Friday, 19 September 2014

Relieved. Tired. Proud of democracy, our United Kingdom and the efforts of so many

As a general once said: "a battle won is better than a battle lost" but it was still a close run thing, and the consequences will be significant. I have campaigned in Aberdeen, Argyll, Annan, Fife, Perthshire, Islay, Stonehaven, Banchory, Jedburgh, Hawick, and many villages and towns in between before Edinburgh the last two days of the campaign. 

Democracy prevailed in that such battles are normally fought over a gun not a ballot box. Even though there was some intimidation by the SNP, this only backfired on them, as many voted against this aggression, and comments like those of Jim Sillars, whose comments defied belief. I cannot thank enough the many who helped over the last 18 months of campaigning. They know who they are and are too many to thank. The margin of victory was larger than I expected albeit I never thought we would lose. 
In Edinburgh on The Referendum Day one journalist said how invigorating the campaign had been, and he was right. I cannot overstate how many people got involved, who had never been part of an election before. On Thursday I shared a house in Murrayfield that was given over by volunteers to be a campaign and election centre. We ate them out of house and home, as so many better together volunteers flocked to their home to help get out the vote. Likewise many came on our Borders battle bus two weeks ago. It was great to see passionate citizens expressing their views, and getting involved. Being in Trafalgar Square on Monday I saw the people caring about politics.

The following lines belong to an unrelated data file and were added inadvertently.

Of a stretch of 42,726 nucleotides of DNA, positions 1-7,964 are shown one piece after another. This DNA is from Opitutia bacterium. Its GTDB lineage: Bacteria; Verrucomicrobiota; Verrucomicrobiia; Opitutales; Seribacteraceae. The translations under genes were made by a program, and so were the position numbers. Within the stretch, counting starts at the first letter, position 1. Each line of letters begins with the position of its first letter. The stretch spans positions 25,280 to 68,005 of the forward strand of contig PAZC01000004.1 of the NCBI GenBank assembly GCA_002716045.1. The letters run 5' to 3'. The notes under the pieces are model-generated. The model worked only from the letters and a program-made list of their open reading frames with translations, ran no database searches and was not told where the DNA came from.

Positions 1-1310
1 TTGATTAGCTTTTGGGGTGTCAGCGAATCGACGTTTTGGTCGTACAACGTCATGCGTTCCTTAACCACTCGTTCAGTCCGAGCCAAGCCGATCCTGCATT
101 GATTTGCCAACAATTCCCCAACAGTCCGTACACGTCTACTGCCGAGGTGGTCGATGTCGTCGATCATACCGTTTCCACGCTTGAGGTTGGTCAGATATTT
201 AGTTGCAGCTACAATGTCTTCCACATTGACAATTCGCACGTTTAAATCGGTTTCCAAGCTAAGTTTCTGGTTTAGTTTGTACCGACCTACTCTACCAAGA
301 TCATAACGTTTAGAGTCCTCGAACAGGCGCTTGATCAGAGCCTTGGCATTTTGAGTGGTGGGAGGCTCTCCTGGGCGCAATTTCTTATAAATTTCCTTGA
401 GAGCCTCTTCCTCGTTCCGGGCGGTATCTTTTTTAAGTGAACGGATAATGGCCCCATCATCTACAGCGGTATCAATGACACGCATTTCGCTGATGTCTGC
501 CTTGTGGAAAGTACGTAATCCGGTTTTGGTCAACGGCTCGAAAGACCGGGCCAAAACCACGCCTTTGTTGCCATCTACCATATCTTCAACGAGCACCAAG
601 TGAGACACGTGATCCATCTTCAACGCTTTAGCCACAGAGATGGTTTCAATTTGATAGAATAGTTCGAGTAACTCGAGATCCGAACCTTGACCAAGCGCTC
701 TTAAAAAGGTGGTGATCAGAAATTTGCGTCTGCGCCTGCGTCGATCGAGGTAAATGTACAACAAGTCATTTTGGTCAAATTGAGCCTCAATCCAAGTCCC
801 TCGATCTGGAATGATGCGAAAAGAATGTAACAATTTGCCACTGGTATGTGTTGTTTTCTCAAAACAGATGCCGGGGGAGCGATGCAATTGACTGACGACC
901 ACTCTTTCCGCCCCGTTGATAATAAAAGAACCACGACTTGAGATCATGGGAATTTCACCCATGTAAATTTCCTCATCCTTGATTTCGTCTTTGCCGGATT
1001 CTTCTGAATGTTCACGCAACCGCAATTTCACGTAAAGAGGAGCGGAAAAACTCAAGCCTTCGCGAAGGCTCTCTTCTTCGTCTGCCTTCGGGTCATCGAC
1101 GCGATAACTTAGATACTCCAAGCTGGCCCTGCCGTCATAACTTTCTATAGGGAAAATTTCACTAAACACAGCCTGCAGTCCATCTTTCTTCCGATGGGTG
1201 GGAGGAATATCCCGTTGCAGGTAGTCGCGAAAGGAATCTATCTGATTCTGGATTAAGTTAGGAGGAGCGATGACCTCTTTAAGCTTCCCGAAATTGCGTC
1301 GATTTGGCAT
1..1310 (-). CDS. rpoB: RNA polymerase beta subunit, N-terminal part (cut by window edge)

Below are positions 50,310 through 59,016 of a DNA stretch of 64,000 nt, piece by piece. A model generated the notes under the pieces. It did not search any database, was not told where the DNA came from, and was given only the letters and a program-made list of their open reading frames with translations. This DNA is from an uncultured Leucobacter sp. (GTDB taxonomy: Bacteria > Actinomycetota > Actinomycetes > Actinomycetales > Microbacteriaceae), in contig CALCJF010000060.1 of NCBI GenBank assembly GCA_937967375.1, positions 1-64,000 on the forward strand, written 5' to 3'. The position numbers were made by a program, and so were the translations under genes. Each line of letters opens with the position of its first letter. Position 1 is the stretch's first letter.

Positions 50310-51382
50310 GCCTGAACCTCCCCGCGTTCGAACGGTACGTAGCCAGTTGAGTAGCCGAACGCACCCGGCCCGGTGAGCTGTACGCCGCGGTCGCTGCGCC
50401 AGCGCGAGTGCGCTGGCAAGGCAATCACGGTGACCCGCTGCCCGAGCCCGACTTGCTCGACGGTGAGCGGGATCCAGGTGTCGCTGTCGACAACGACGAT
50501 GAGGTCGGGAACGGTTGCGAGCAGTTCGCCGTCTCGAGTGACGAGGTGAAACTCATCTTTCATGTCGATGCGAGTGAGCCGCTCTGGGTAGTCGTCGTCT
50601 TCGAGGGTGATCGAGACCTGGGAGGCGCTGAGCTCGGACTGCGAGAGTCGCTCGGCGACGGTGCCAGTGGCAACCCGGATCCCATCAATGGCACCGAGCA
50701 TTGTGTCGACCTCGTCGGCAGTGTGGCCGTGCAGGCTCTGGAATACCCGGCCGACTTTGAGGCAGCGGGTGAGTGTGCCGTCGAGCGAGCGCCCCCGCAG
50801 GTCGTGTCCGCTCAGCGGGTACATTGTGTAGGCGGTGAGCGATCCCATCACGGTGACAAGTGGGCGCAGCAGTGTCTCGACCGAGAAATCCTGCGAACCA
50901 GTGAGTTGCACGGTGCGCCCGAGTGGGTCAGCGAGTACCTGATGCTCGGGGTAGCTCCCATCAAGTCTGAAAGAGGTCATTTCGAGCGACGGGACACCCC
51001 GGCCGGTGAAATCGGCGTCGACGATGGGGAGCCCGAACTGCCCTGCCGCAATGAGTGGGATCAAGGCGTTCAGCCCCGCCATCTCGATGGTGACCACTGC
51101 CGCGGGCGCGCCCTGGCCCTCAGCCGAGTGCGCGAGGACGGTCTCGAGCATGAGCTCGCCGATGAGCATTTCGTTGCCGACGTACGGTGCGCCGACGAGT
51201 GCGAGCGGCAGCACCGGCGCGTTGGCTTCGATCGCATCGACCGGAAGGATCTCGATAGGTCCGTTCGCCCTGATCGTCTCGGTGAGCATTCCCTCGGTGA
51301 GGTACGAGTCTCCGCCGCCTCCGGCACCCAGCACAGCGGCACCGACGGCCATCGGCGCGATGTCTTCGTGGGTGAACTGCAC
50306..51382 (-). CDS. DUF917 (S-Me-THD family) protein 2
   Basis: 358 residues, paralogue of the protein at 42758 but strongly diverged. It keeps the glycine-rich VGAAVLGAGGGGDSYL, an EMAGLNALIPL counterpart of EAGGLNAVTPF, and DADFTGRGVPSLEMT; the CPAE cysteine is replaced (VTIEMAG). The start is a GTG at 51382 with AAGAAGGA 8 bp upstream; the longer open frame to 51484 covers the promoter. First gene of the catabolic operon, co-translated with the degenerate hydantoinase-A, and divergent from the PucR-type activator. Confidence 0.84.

The consequences of the big win is consequential for everyone; our kingdom is united once again, localism is the new issue and rightly so, and Salmond has gone already. I am clear that we cannot have greater Scottish devolution (which we will) without addressing powers and governance changes for the other countries of the UK and providing more self governance for the regions, including the North East.  It is clear that Britain is about to change significantly as the governance of the UK will 
For my part I have had little sleep for a long time, and will recover this weekend, but am back at work in Westminster on Monday, as I have a ton of a Westminster, and Home Office work, to do. I probably should not have agreed to such a packed Friday in Northumberland so my apologies, if required, to the many I saw today if I was a little overtired. This included the children and teachers of Otterburn and Hexham East First Schools, the surgeries I had in Hexham, the broadband seminar in Corbridge, the BBC in Newcastle on radio and then Mark Denton, of the BBC, who required far too many takes to film a reaction to last nights events. 
This was a very convincing win in the circumstances. My thanks to all who voted and all who helped. Britain is something – a place and an idea too – and this was something worth fighting for. The 
country will need to change now but the biggest benefit of this fight is that our United Kingdom, and the way power is exercised in this country is going to evolve. And that is a good thing.